Those dozen roses you received for Valentine’s Day may have spent some time detained at a border.
U.S. Customs and Border Protections sees the highest influx of floral imports through the border around Valentine’s Day and Mother’s Day.
While the majority of U.S. flower imports come from Colombia into Miami International Airport, inspections happen all over the country, including at entry points in Washington state.
Most of the flowers at A New Leaf Flower Shoppe in Bellingham are sourced from wholesalers in Seattle and Tacoma. But the shop also works with national wholesalers who often buy plants and flowers from Canadian growers.
Once, owner Trish Manley said they didn’t receive an order of green hydrangeas on time because they were detained at the border. So, they had to scramble to find them somewhere else.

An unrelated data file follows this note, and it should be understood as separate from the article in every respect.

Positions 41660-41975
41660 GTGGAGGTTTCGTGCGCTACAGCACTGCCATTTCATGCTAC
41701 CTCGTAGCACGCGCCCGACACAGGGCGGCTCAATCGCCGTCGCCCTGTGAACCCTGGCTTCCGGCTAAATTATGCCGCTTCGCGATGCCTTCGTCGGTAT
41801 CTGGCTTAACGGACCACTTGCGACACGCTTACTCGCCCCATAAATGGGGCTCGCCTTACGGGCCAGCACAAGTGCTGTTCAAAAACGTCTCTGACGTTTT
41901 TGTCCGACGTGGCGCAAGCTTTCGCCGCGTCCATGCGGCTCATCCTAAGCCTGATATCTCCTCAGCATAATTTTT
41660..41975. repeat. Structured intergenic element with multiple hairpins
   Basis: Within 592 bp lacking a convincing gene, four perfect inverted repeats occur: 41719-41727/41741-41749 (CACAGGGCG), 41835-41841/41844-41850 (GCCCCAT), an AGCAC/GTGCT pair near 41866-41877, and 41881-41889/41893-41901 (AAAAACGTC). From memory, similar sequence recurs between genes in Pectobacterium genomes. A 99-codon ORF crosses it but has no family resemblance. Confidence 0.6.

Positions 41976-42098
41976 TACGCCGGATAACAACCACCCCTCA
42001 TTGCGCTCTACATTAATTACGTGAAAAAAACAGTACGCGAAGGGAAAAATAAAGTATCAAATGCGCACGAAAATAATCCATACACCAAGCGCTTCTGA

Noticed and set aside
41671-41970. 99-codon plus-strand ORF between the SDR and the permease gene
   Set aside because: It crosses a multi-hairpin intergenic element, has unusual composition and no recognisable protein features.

“Sometimes it feels like you are juggling flowers in the air to get orders filled,” Manley said.
Customs officials say some delays are unavoidable. For imported flowers coming over the border, non-excessive and minimal delays can be expected, said Jason Givens, a public affairs specialist at Northwest Customs and Border Protections.
These inspections are conducted to prevent pests or diseases from entering the country and harming agricultural or floral industries in the area. Common pests that are intercepted include aphids, mites, thrips and snails.
Givens said flowers coming over the border do not need to be destroyed for the purposes of inspection.
“Cut flowers and potted plants are visually inspected with magnifiers for signs of pests or disease,” he said. “They are then shaken over white paper to dislodge pests, making them easier to detect and collect.”
Givens said agricultural specialists in Washington have inspected more than 40,000 stems that came through the border since Jan. 9 both by land and by air.
Over 1.23 billion plants were inspected and 1,975 pests were intercepted nationwide in 2022, according to Border Protections.